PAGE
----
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Reviews Categories | Filters, Audio: (DSP and others) | Radio Shack DSP 40 Help

Reviews Summary for Radio Shack DSP 40
Radio Shack DSP 40 Reviews: 39 Average rating: 3.5/5 MSRP: $39.95
Description: Noise reduction system / with built in speaker.
Product is in production.
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KB3RMX Rating: 2/5 Mar 13, 2013 06:42 Send this review to a friend
Ok somewhat  Time owned: 0 to 3 months
Got this on ebay last week hoping to boost the dsp on my Icom-718. Well it kinda works. Completely distorts audio on ssb even with the DSP off on the radio. Am using LDG IT-100 on radio. Antenna will not tune if you have the DSP in the ON position on the DSP-40. NR does not work at all.

Does work well on cw though. Ok if your just doing cw.
WA7OCZ Rating: 5/5 Nov 18, 2012 12:02 Send this review to a friend
Auto Notch Feature  Time owned: more than 12 months
One thing I like about this simple little filter is its ability to auto notch carriers in SSB mode. I was looking to get one to use with my TR7 and didn't realize this would do just that. I find it very handy and quick to switch back and forth. I use it with my FT450D too, which doesn't have the auto notch. I didn't test it on multiple carriers, but usually that's not the case anyway.
KF6GC Rating: 5/5 Sep 5, 2012 14:38 Send this review to a friend
had my dsp 40 since it was new 15 yrs  Time owned: more than 12 months
this little dsp is simple and works I USED IT ON OLDER TO NEWER RIGS IC-703 original KW 820 & 830, FT990, FT890, AND IS HELP THEM ALL FILTERED OR NOT YOU CAN'T BEAT IT FOR THE PRICE I paid $30 on sale and would not sell it for any amount of money if I couldn't replace it right now I am using it on the ft990 with all the filtering in that rig you would think it could not be improve but it does
VE3NJG Rating: 1/5 Mar 18, 2012 19:22 Send this review to a friend
Cheap junk  Time owned: more than 12 months
I first bought two in the early 1990's when they were first launched for $99.00. Yes they do narrow SSB and CW ok with some typical audio change, but are best at nulling out carriers. Their noise reduction part is crappy and useless.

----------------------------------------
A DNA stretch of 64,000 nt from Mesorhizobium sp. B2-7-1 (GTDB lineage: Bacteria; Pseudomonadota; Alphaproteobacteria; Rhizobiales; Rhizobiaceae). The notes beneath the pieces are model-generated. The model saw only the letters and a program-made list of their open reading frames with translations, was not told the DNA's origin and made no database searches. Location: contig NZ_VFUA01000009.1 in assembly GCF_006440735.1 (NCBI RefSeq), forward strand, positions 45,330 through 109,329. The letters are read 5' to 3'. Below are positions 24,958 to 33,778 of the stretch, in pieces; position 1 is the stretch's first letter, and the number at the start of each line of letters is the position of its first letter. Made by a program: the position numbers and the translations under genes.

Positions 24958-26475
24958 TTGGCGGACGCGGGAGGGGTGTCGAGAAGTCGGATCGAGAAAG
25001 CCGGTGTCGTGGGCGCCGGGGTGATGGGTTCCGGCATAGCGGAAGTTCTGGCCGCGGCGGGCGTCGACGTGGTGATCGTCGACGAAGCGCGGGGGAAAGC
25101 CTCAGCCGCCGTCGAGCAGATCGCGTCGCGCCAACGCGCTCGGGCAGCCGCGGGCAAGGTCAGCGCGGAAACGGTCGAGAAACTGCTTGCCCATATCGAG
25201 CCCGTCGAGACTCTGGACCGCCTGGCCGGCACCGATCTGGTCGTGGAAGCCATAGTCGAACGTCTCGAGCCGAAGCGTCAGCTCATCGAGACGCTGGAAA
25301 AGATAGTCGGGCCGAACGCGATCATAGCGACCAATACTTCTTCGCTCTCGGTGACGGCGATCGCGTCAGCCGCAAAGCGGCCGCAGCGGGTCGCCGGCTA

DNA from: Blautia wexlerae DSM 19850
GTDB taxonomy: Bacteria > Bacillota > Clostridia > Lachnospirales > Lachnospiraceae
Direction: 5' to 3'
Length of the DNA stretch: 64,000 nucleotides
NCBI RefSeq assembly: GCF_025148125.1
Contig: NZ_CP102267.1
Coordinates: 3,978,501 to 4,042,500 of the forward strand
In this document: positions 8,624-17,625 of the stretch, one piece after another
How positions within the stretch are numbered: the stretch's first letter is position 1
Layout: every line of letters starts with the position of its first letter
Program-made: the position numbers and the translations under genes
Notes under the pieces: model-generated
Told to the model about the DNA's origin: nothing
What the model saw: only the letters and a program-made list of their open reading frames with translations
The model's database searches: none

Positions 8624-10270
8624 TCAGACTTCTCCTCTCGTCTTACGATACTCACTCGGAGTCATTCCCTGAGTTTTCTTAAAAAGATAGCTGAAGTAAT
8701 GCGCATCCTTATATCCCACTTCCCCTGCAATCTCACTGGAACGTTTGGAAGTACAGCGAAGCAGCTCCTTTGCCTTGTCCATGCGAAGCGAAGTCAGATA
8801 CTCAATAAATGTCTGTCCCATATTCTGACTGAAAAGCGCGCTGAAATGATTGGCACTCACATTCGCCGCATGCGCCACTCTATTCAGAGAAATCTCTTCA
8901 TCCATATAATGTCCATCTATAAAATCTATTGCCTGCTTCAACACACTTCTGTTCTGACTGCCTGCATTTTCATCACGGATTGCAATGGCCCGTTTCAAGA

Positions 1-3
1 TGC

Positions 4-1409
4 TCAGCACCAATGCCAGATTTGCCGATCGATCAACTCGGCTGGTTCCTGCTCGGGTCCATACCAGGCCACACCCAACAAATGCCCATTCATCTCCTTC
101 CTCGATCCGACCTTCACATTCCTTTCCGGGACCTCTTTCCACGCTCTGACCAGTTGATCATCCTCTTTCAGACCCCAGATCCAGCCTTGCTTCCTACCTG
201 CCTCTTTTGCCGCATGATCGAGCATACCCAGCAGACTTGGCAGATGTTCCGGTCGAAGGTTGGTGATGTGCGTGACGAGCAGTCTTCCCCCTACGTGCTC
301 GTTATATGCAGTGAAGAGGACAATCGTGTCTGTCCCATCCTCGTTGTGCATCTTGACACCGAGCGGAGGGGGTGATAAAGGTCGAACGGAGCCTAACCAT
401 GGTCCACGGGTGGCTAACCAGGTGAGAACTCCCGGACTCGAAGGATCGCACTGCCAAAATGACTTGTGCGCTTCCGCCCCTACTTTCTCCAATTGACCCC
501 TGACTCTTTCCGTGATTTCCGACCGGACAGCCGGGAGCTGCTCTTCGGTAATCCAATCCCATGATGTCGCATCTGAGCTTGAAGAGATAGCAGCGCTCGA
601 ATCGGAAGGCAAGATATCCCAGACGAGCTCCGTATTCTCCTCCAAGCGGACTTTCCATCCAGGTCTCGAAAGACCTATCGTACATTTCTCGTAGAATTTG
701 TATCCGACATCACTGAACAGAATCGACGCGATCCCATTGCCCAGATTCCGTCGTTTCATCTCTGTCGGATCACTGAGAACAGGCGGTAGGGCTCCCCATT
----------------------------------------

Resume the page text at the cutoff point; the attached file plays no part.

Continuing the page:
When R.S. discoded them on sale really cheap soon after there was a good reason to get rid of them. If you can only afford $10.00 then buy one. Keep in mind the Time Waves and JPS or also the W9GR units smoke them and do not cost much more used these days. Sorry , but in my view the DSP-40 will never make ham radio history. Really cheap junk, but ok if you are given one for free I suppose. When in doubt about this stuff find an old timer who was there. The British old Datong FL-3 is also a great analogue type audio filter still to this day.
If you worship A R.S. DX-160 or HTX-202 then go get it.
KA4ETV Rating: 5/5 Mar 18, 2012 13:11 Send this review to a friend
Great for what it costs  Time owned: more than 12 months
Excellent little filter for what it costs. Agree with the earlier poster. Sometimes good enough is good enough. Buy one if you see it.
K8JHR Rating: 5/5 Mar 18, 2012 11:51 Send this review to a friend
Good is sometimnes good enough  Time owned: more than 12 months
The RS DSP-40 is a simple, low cost digital signal processor audio filter. Like other audio filters, it reduces, but does not eliminate noise on the audio output of your receiver or transceiver. It is not as good as a Timewave DSP-zx, but you can generally get one for one tenth of the cost of the Timewave product. No DSP audio filter will cure all noise, but this product helps enough to warrant its typical $40 street price.

There is a mod for increasing audio output volume which is easy to do. I put mine on the SW receiver, and put my Timewave and West Mount Radop DSP filters on my two transceivers.

Sometimes good is good enough for the money - and the DSP-40 is a good product for the money.